A feature of a preferred embodiment of the present invention therefore is to provide an assembly which includes a heat-generating source, a thermal dissipation member, and a thermally conductive interface disposed intermediate the heat-generating source and the thermal dissipation member to provide a thermally conductive pathway therebetween. The heat-generating source has a first heat transfer surface formed of a first material, such as a plastic, having a low surface energy, with the thermal dissipation member having a second heat transfer surface which is formed of a second material, such as a metal, having a surface energy substantially higher than the surface energy of the first material. The second heat transfer surface of the thermal dissipation member is disposed opposite the first heat transfer surface of the heat-generating source in a spaced-apart, heat transfer adjacency therewith. The interface includes a first pressure sensitive adhesive (PSA) surface bonded to at least a portion of the first heat transfer surface of the heat-generating source and an opposing second pressure sensitive adhesive (PSA) surface bonded to at least a portion of the second heat transfer surface of the heat-generating source. The first PSA surface is presented from a layer of a thermally conductive first pressure sensitive adhesive composition, preferably silicone-based, having an affinity to the first heat transfer surface of the heat generating source. The second PSA surface is presented from a layer of a second pressure sensitive adhesive composition, preferably acrylic-based, different from the first composition and having an affinity to the second heat transfer surface of the thermal dissipation member.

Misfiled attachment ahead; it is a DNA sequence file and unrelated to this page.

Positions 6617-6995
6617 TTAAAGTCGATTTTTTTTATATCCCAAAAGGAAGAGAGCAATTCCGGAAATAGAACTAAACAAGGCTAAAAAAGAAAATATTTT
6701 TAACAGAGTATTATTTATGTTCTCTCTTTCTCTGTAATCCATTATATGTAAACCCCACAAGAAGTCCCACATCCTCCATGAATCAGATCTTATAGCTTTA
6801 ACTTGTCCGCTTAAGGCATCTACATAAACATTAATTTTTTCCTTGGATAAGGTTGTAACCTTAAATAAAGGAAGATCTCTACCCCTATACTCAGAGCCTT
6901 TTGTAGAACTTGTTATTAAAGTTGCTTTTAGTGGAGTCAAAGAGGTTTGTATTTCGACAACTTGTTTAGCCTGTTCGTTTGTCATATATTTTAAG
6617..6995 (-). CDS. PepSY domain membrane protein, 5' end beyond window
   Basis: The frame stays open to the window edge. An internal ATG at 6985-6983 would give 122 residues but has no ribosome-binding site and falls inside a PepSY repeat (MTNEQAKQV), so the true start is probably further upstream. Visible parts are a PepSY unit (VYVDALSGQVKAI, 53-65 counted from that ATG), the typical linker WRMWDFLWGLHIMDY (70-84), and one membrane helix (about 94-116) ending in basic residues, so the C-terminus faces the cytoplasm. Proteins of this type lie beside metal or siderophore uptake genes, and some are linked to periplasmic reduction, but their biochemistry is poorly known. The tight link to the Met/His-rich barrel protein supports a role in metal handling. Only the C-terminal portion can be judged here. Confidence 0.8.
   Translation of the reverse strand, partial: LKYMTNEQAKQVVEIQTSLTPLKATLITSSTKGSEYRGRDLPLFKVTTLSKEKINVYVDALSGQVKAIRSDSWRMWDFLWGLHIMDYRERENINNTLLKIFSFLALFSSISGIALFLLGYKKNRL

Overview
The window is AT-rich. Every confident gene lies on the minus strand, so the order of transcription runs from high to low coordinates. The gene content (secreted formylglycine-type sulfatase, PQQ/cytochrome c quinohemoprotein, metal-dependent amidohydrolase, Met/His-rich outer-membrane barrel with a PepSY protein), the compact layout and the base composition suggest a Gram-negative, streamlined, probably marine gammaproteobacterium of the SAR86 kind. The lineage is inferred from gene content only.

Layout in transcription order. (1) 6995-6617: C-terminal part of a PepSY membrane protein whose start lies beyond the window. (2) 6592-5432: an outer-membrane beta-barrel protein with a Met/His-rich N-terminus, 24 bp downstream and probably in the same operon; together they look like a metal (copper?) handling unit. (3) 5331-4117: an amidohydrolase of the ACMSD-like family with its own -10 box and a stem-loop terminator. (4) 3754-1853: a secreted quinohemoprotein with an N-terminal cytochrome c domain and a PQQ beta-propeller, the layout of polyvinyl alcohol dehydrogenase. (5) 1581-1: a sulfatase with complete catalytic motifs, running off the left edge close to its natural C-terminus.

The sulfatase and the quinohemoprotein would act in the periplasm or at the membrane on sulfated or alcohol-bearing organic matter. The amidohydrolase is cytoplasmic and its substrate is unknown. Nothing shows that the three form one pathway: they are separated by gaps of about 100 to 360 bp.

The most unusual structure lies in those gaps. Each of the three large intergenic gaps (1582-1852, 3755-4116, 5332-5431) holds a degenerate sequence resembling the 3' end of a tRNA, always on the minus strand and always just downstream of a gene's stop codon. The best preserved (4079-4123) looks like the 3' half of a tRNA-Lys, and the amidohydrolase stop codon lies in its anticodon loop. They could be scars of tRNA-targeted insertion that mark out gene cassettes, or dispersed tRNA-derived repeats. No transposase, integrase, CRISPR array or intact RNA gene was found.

Another feature of a preferred embodiment of the present invention is to provide a thermally conductive interface disposable intermediate a heat-generating source having a first heat transfer surface formed of a first material, such as a plastic, having a low surface energy, and a thermal dissipation member having a second heat transfer surface which is formed of a second material, such as a metal, having a surface energy substantially higher than the surface energy of the first material, and which is disposable opposite the first heat transfer surface of the heat-generating source in a spaced-apart, heat transfer adjacency therewith. The interface includes a first pressure sensitive adhesive (PSA) surface which is bondable under pressure to at least a portion of the first heat transfer surface of the heat-generating source, and an opposing second pressure sensitive adhesive (PSA) surface bondable under pressure to at least a portion of the second heat transfer surface of the heat-generating source. The first PSA surface is presented from a layer of a thermally conductive, first pressure sensitive adhesive composition, preferably silicone-based, having an affinity to the first heat transfer surface of the heat generating source. In turn, the second PSA surface is presented from a layer of a second pressure sensitive adhesive composition, preferably acrylic-based, different from the first composition and having an affinity to the second heat transfer surface of the thermal dissipation member.